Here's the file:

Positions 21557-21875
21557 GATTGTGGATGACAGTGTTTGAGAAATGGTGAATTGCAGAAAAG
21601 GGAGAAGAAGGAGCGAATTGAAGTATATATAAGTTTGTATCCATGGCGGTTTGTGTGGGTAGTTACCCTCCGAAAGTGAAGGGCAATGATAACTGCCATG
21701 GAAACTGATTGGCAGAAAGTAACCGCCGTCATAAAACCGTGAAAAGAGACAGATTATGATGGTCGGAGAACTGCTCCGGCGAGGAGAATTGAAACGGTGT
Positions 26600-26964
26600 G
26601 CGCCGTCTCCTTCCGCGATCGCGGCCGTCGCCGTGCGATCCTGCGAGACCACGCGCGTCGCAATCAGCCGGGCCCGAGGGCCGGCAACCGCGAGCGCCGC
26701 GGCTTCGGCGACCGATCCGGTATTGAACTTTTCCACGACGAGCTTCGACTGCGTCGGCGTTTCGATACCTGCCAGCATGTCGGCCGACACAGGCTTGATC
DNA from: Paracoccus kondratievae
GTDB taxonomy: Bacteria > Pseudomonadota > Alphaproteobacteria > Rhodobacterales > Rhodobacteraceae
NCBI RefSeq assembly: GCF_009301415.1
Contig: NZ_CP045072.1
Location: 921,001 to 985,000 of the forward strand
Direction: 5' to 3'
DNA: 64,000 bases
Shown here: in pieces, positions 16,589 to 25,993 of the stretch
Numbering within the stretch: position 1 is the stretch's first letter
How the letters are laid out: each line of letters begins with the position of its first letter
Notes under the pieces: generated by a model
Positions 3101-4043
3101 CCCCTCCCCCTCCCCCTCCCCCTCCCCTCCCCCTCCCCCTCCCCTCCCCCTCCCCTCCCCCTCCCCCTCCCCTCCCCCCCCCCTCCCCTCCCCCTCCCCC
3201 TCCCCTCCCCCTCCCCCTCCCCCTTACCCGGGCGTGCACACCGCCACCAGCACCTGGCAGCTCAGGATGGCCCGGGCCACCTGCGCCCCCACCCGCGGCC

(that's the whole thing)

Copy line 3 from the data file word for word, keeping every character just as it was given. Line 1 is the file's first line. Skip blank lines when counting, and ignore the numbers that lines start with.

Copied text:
21601 GGAGAAGAAGGAGCGAATTGAAGTATATATAAGTTTGTATCCATGGCGGTTTGTGTGGGTAGTTACCCTCCGAAAGTGAAGGGCAATGATAACTGCCATG